September 1, 2020
With the health crisis, when we wanted to know how things were progressing, we had to ignore the experts and the politicians and look at the data.
The data told us the health crisis peaked in April, when the daily change in intubations in New York hospitals started to decline, and soon thereafter, went negative. Something (a treatment) was working. This wasn’t going to be another Spanish Flu, with millions, if not tens of millions of deaths.
Again, in June, when the experts, the media and the politicians were telling us a second wave was beginning, we looked at the data, and while cases were rising, the deaths relative to cases were falling sharply. The data told us that more aggressive testing was simply revealing the degree of asymptomatics in the population.
So, just as the data has told the story on the health crisis, the data is also telling the story on the economic crisis. And the story is a positive one.
Nothing tells the story of reality versus perception like the Citi Economic Surprise index.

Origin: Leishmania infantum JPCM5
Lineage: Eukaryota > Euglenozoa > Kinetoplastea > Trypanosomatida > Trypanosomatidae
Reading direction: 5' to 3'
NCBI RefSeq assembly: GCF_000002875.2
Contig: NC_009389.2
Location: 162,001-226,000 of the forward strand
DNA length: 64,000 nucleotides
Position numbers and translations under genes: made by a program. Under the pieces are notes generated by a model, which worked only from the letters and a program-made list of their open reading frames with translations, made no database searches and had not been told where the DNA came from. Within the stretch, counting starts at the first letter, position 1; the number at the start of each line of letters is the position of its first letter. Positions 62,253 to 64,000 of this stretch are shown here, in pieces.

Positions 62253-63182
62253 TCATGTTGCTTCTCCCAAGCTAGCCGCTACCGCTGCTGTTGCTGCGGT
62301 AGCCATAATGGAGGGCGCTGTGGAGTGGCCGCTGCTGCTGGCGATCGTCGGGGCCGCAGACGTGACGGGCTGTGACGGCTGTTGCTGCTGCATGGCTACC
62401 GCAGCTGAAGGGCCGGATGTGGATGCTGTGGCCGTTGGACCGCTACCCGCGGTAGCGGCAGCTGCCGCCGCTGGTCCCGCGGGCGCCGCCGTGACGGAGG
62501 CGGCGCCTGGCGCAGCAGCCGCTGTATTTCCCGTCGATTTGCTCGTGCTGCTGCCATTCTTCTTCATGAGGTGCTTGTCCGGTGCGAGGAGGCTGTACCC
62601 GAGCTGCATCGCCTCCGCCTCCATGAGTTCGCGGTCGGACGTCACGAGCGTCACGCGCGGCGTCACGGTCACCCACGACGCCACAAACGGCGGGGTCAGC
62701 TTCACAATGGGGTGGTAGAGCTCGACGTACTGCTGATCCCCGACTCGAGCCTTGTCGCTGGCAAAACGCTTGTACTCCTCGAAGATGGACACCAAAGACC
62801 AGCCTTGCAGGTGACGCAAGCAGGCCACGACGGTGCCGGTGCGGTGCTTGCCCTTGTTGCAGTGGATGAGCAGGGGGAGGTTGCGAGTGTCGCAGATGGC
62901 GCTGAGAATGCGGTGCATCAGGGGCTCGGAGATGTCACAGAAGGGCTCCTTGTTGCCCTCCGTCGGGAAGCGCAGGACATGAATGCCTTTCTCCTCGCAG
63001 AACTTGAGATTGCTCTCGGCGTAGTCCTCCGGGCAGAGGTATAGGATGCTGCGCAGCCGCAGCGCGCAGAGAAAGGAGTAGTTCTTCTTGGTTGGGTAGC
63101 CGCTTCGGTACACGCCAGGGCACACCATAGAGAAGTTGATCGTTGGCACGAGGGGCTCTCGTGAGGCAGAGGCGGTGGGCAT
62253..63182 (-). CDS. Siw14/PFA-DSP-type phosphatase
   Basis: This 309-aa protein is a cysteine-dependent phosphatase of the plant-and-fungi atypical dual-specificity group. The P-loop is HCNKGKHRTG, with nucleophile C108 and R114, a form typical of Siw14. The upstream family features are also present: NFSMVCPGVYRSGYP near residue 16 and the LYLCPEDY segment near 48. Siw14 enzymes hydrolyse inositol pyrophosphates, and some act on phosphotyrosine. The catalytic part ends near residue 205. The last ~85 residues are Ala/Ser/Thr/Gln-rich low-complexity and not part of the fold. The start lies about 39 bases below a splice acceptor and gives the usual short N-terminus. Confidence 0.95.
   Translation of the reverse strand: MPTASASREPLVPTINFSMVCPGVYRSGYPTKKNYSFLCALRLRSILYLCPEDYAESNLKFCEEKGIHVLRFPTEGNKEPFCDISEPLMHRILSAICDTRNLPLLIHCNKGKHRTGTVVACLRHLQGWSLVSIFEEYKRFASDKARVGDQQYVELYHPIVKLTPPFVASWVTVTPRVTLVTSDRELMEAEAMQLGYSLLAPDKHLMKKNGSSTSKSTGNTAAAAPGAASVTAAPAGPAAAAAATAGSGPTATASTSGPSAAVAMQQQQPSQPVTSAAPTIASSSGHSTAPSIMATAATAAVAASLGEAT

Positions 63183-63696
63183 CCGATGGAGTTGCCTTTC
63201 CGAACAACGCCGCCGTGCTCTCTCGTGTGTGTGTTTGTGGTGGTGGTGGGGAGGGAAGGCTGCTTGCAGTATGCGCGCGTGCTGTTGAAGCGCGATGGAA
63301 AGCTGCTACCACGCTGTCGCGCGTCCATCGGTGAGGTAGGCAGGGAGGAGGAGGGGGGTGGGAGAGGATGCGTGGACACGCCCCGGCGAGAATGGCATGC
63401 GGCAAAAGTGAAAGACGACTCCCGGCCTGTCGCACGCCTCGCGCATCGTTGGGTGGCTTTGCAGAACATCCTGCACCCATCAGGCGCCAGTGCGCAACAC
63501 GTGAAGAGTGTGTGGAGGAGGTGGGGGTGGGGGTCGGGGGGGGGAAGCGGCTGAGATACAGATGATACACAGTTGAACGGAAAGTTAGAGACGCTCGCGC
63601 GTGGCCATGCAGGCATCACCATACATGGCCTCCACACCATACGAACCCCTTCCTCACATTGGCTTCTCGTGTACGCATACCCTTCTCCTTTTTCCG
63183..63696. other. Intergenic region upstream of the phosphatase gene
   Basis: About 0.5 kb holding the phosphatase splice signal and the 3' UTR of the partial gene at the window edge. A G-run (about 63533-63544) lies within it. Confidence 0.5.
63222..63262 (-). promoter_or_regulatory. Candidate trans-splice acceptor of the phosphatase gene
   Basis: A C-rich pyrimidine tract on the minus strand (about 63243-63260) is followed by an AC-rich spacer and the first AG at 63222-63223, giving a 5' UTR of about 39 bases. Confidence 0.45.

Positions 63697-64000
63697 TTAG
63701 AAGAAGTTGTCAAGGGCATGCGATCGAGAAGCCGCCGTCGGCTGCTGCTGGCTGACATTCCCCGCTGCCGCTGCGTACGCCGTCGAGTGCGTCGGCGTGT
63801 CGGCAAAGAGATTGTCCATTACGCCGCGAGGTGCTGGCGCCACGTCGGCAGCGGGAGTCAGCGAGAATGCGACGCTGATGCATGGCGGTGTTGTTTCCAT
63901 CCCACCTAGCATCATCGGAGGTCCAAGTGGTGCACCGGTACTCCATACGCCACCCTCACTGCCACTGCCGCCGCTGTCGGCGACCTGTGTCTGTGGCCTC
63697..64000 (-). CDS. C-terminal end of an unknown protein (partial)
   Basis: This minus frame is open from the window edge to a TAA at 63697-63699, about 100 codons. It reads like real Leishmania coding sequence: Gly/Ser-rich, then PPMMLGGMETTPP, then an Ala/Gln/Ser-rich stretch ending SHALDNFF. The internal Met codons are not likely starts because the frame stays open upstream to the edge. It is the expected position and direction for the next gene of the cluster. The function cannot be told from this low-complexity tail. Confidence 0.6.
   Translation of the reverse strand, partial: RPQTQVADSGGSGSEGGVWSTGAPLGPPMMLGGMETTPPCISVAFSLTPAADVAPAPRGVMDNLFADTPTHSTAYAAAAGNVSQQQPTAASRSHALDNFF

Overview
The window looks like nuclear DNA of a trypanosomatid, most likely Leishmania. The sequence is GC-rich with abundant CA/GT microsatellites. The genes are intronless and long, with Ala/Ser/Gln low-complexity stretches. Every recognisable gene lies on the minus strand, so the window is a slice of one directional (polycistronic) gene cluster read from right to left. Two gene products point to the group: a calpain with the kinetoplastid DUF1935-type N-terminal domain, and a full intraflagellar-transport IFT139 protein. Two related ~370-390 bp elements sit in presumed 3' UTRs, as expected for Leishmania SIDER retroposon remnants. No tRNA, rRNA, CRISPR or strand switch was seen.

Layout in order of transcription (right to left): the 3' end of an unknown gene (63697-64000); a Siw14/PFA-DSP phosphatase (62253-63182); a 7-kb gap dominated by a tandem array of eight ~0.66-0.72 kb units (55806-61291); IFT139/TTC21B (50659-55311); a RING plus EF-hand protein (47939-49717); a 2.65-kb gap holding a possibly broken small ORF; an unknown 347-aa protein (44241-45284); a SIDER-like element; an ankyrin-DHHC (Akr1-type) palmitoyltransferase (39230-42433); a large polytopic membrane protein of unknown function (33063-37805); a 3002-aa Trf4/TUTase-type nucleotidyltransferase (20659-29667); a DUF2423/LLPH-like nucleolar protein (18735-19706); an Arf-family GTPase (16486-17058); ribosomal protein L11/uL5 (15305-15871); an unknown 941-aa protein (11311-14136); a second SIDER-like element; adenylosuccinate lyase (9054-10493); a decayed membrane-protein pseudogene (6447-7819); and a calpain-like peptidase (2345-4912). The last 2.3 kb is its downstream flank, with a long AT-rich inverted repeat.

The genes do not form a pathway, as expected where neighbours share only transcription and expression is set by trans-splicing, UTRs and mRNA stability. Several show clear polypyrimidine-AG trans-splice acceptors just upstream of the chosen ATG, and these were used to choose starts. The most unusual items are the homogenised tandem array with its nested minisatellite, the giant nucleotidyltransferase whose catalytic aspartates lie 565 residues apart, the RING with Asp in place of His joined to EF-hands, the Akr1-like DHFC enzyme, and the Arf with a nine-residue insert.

You see the big spike at the far right of this chart, above? That reflects the degree to which the expert community has misread the economy, which is a result of misreading the policy response and misreading the health crisis (i.e. they’ve been dead wrong).
We had another data point to add to this surprise index this morning.
Manufacturing activity for August ran at its hottest levels in late 2018.
If you read the report (here), this is a story of strong demand, low inventories and production trying to catch up.
That leads to the big inflation theme we’ve been talking about. And that’s being reflected in this next chart, the prices paid component of the report. It’s aggressively moving higher, and it will continue …